THE family of Coventry mum-of-three Deborah O’Hara who were denied the truth after she died from botched cancer surgery at University Hospital say some questions remain ‘unanswered’ following an inquest ruling of death by ‘misadventure’.
The family’s representatives are also unhappy their legal costs in pursuing the truth are not being paid by University Hospitals Coventry and Warwickshire NHS Trust (UHCW) – despite the trust itself being represented by a barrister using taxpayers’ money.
It is also in spite of the trust’s belated admission of liability which we reported last week, and the inquest ruling which acknowledged the 45-year-old Chapelfields mum’s death was caused by surgical errors in June last year.
Vital bloody supply from arteries to her liver and bowel had been cut off in a procedure to remove Mrs O’Hara’s kidney and a large tumour on it.
Husband Andrew O’Hara also said he is ‘disappointed’ that consultant urologist Anthony Blacker had claimed at the inquest he did not know how blood supply from a main artery came to be cut.
As we reported, the family had not been informed of the surgical errors – outlined in an internal investigation report – until after a whistleblower alerted the BBC.
The inquest also heard the bursting of the tumour during surgery had not been recorded in notes.
Mr O’Hara said after the inquest: “I have learned today that people at the trust knew about what had happened by the time of the second meeting but no information was shared with me until I received a letter at the end of September.
“Even then, they did not make it clear that Deb’s arteries had been cut as a result of a surgical error and they did not provide me with a copy of the investigation report.
“The trust has not been able to explain how her arteries came to be cut and I needed to have legal representation at the inquest to try and find out what happened.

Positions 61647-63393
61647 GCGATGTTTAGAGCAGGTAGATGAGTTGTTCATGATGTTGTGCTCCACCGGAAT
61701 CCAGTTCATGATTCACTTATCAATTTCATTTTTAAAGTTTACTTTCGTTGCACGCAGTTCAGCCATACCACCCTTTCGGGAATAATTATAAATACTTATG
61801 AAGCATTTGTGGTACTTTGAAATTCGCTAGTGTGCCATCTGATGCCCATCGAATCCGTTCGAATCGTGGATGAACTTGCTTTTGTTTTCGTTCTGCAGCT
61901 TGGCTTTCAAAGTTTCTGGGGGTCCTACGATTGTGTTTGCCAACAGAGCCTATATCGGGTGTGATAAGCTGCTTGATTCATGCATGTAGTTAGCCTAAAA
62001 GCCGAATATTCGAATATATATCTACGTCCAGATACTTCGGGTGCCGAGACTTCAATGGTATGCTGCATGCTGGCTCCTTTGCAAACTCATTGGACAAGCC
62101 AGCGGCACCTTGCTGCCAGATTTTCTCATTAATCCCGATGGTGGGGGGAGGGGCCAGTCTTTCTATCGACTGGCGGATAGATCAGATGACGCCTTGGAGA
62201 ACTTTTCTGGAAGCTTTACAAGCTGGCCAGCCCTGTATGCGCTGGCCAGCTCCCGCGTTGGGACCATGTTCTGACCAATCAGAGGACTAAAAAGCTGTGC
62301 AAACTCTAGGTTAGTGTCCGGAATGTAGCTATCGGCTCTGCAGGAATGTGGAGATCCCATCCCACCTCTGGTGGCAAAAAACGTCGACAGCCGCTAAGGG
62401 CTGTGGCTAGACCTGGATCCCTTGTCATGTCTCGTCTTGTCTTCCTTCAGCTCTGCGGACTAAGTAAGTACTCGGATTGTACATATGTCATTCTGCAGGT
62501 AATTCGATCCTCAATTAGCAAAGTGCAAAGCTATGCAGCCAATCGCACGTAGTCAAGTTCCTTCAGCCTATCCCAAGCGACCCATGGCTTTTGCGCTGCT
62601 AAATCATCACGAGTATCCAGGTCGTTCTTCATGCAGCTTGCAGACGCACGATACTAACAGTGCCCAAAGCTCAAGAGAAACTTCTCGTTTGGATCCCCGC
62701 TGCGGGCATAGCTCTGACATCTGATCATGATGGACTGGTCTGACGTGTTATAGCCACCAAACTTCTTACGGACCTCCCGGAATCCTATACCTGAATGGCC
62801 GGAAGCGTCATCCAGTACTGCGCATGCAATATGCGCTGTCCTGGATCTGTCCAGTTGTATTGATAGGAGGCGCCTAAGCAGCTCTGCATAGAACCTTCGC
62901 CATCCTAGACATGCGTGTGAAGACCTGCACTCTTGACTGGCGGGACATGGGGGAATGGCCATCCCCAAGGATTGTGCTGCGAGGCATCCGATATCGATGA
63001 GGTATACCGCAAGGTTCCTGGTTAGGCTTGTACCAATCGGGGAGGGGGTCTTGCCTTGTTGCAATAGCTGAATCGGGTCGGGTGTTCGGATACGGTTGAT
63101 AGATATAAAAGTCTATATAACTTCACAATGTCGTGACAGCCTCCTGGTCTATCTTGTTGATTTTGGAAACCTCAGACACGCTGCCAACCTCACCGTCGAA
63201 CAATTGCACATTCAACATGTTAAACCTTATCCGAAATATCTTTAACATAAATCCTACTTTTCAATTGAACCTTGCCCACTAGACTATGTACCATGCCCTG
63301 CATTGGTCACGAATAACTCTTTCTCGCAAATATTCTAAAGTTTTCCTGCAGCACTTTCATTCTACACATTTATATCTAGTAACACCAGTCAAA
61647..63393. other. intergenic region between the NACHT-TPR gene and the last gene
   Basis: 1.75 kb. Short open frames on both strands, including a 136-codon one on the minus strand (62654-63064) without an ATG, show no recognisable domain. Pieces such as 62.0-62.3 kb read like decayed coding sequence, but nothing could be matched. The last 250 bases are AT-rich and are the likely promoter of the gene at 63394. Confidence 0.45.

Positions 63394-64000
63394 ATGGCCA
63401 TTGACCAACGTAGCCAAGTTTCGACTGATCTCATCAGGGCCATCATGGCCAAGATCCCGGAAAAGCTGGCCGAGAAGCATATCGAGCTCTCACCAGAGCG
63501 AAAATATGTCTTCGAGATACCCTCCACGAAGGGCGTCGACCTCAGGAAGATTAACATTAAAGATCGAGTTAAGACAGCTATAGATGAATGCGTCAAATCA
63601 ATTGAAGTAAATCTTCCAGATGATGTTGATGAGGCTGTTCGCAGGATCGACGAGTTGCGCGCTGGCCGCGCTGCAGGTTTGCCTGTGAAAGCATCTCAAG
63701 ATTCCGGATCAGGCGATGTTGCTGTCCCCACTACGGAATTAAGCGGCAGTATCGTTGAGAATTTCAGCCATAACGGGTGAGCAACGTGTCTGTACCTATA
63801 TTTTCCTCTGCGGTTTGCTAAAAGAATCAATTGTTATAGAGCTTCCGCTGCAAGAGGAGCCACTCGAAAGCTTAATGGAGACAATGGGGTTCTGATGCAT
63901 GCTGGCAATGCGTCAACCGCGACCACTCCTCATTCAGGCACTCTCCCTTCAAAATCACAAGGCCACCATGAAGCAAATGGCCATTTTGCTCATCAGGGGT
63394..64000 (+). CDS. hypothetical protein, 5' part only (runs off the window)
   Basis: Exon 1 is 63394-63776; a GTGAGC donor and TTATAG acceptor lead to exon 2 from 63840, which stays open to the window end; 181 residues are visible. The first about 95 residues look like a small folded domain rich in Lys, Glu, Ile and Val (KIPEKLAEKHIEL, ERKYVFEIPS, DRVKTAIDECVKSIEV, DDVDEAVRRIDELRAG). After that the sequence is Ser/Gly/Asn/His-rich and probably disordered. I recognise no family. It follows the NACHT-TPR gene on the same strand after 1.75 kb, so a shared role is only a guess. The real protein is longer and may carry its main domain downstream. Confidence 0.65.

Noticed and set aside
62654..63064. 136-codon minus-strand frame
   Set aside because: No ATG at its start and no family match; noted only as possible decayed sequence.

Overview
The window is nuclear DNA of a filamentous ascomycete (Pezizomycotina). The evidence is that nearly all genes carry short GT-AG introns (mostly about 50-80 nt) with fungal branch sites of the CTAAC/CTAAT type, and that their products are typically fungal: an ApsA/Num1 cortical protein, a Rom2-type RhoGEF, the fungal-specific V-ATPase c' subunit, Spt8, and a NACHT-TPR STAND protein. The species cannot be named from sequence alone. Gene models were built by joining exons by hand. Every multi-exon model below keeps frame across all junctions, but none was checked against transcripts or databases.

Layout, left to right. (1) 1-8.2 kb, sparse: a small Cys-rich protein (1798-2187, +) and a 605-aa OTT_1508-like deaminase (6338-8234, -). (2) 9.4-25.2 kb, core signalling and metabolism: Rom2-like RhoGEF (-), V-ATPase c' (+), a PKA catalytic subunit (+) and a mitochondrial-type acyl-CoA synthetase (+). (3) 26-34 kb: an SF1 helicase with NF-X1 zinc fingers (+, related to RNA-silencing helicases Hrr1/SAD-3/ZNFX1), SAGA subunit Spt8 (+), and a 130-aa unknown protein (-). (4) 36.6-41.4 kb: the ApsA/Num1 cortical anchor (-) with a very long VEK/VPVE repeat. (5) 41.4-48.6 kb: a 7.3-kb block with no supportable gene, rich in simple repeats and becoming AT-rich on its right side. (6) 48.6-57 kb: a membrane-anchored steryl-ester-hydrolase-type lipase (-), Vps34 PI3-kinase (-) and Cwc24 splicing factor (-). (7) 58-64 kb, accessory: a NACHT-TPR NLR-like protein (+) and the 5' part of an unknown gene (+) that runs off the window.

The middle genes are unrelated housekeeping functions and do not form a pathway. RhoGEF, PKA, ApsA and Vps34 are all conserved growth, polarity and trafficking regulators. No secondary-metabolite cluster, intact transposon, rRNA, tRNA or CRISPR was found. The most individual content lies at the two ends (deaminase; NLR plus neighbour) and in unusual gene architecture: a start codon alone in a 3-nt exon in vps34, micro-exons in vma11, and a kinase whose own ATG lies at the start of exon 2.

“Without the representation I would not have been able to understand some of the medical jargon and would struggle to ask the right questions.
“I am still not clear as to how or why the arteries were divided during surgery and I am disappointed that Mr Blacker does not fully accept that he damaged both arteries even though that is what the evidence suggests.
“It has been a long 18 months wait since Deb’s death to have the inquest, but I am glad the children and I now know a little bit more about what happened to our beloved wife and mother, although there are still several questions remain unanswered.
“I should like to take this opportunity to urge members of the medical profession, regardless of position, to be mindful of the suffering and anguish they may cause if they are not truthful about what happened when things go wrong.
“I would also encourage anyone who may have doubts or concerns regarding the care provided to their loved ones to seek the truth, no matter how long it may take.”
He added he ‘hoped’ lessons would be learned.
Surgery took six hours – twice as long as expected – and was complicated by significant bleeding which was difficult to stem.
The tumour was attached to the pancreas and diaphragm where holes developed, and Mr Blacker summoned the assistance of a consultant hepatobiliary surgeon, Mr S Khan.
The later internal investigation report also noted contributory factors included a lack of collaborative planning with other surgical specialists likely to be required, says Mr O’Hara’s lawyer at Birmingham-based Access Legal Solicitors.
Solicitor Phil Barnes, a clinical negligence expert, said the trust’s solicitors had confirmed it would not cover the costs of Mr O’Hara’s legal representation at the inquest into his wife’s death because it had admitted liability.
The inquest was heard last week at Coventry Magistrates Court by assistant coroner, Emma Whitting.
Coroner Sean McGovern, without an inquest, had initially signed a death certificate which failed to account for why a loss of bloody supply to the liver and bowel was the cause of death.